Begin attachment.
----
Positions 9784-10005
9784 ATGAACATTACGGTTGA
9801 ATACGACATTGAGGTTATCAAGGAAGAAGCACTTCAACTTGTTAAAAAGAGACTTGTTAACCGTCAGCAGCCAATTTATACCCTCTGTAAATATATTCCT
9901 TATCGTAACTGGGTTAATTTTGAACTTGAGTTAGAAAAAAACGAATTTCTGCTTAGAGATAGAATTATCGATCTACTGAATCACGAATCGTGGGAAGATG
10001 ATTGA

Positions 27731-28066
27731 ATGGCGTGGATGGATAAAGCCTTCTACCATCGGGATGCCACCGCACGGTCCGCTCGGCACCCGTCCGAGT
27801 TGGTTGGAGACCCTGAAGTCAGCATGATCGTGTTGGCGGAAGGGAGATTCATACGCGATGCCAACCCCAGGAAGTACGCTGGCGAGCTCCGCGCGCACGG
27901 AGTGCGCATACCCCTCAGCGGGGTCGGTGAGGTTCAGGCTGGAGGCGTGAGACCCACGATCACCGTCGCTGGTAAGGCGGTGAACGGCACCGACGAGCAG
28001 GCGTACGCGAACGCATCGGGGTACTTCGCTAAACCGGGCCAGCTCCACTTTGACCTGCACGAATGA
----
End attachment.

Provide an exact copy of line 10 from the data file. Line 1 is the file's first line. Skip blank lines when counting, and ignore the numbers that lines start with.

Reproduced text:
28001 GCGTACGCGAACGCATCGGGGTACTTCGCTAAACCGGGCCAGCTCCACTTTGACCTGCACGAATGA